Monday, December 2, 2013

Whiteacre Peak SVS, 11/30/13

Mark Jiroch and Jack Elliott taking in views of Topatopa Peak and Hines Peak, from the potrero below and north of Whiteacre's summit.

Just a sterling day, weather-wise and in all other ways. Jack Elliott and I were joined on our repeat ascent of the demanding and brushy Whiteacre Peak by another Ventura local with whom I've been corresponding, Mark Jiroch. He's laid some comments on the blog over the years but this was our first time out and he came as advertised, one lanky and lean Marine. For what it's worth, he is now officially a "friend of the blog". Welcome, Mark.

This time around our choose-your-own-adventure route was a bit brushier than on our previous visit however there did seem to be signs of several recent attempts to reach the summit plateau, namely a pretty well worked use trail all the way up to the Notch. I say "attempts" because both Jack and I were surprised that there had been no new signatures in the SVS summit journal since our last time here, so clearly people have tried the peak and gotten turned back at the Notch or in the brush tunnel directly above it. That's too bad because this hike, I am convinced, is one of the best day-hikes in the SLP, and the guys with me this day would agree.

We were subjected to the same meandering brush battles and rock scrambles on the summit plateau that Jack and I had previously experienced, though this time it was notably more overgrown. As we scrambled up on to the summit ramp we caught a condor fly-by. When I called it out, Mark was able to chimney up that slot with haste and catch his first glimpse of a condor in the wild before the bird turned and sailed out toward Cobblestone Peak. "Don't worry," I said, "he'll be back." And around 20 minutes later he did indeed return for a few lazy loops at about 50ft above us as we enjoyed the summit. After that cherry on the day we went exploring, uncovering more fossils than we had previously discovered, and we headed south across the bluffs for a ways. During that exploration we encountered bear tracks galore and some additional fossils, very clear indications of what had at one time likely been coastal mud-flat (below).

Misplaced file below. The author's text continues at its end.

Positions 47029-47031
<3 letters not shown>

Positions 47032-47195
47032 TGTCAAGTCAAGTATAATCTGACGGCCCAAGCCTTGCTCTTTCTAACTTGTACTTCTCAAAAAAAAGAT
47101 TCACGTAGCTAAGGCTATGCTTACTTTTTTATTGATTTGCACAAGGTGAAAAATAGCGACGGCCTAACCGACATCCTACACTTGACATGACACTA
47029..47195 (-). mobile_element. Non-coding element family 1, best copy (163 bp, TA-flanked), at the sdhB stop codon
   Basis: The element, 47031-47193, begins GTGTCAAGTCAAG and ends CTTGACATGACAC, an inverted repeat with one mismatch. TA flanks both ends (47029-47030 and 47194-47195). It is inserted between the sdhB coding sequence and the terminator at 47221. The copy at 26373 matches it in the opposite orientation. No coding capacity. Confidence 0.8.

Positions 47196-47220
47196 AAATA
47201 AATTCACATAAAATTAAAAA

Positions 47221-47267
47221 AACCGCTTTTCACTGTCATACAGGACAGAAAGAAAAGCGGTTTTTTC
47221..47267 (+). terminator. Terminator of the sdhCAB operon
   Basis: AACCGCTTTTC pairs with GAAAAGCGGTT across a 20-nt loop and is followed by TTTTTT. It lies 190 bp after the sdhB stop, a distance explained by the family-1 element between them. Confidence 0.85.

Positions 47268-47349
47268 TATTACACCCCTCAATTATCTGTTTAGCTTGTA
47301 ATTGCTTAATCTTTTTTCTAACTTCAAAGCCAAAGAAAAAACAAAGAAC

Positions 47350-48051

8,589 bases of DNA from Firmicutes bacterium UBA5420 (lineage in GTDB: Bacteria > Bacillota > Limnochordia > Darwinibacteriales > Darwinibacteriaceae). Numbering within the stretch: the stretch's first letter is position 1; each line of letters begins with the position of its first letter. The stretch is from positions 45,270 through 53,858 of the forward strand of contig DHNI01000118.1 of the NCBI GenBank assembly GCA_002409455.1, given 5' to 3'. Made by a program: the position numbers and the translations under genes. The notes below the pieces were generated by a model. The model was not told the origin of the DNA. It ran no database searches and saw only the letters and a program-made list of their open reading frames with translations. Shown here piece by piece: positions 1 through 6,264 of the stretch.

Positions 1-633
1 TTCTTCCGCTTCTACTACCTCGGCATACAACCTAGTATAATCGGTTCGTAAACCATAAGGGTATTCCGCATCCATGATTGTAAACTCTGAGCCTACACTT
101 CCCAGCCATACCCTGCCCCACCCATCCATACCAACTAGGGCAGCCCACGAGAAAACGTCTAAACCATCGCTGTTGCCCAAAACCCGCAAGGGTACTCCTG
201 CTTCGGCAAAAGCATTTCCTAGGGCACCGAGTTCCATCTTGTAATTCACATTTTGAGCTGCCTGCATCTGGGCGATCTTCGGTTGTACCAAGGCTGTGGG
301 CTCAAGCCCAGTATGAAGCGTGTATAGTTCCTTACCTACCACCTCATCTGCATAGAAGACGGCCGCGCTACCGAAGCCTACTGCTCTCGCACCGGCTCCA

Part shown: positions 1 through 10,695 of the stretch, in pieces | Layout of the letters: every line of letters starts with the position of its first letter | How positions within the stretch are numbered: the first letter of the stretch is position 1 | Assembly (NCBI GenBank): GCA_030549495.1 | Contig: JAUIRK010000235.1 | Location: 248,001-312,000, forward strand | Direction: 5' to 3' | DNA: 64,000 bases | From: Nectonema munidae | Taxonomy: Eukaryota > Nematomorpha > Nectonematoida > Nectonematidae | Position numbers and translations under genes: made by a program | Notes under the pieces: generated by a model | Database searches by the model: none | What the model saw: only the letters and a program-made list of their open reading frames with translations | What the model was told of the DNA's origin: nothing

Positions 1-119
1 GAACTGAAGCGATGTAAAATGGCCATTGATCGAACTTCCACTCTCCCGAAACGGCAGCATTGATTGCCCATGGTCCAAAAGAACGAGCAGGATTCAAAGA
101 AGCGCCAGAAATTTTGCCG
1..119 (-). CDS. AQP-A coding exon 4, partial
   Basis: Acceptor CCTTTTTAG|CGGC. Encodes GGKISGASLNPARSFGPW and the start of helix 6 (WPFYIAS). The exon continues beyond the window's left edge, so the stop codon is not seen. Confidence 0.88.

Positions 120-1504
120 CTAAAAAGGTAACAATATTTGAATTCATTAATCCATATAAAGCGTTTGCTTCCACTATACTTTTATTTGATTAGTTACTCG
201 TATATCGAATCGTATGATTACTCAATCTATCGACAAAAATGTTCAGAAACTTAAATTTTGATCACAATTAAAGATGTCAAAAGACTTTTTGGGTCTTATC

All in all we had a fun and adventurous day on the peak, the type of day that is difficult to replicate. I want to emphasize again that this one of those peaks that, despite it's strenuous and brushy nature, is oh so worth doing. There's plenty of space in that summit journal so get on it before it is overgrown so completely that getting there becomes impossible. 

I'll refer you to my and Jack's Whiteacre Trip Report for a more thorough description of the route and if you have questions on the nitty gritty you can feel free to email me at

The sandstone bluffs of Whiteacre Peak. "The Notch" ascends the left-most (N) portion of the ridge.

Jack below the notch with San Rafael Peak on the center-right skyline. 

Wind caves abound in between the slabs of the summit plateau.
Jack clearing the awkward/sketchy jump to the summit ramp.
Condor pee on Whiteacre's USGS marker.
Another fly-by by a CA Condor makes 2 for 2 for Jack and me on this summit, and a first for Mark.
Jack Elliott and Mark Jiroch on the summit of Whiteacre. Topatopa Peak dominates the right side of this frame.
This lost condor beacon antennae decorates the slab below the summit.
A sedimentary layer of pebbled sandstone near the summit contains large bony fossils. (and below)

Fossilized tidal mudflat (probably).

Jack Elliott on a bluff south of the summit.
There are many wind caves and geologic oddities near the summit of Whiteacre.
Mark Jiroch descending "The Notch".
Large puma print. This month's National Geographic has a great article about the "return" of the  North American mountain lion.
A view east into the Agua Blanca Watershed. The big ridge above the drainage comes off Cobblestone Peak.
Whiteacre Peak at sunset, from near Dough Flat.


  1. Hey David, Great TR!

    I noticed your image of the AB watershed, I've been looking at maps of that area for a while. I'm wondering if you've heard of anyone trying to tackle Cobblestone from the South via a subsidiary ridge?

  2. There used to be an old trail that climbed out of Piru Creek to Cobblestone Spring and from there to the summit. I have never met anyone who has attempted that trail in modern history. -DS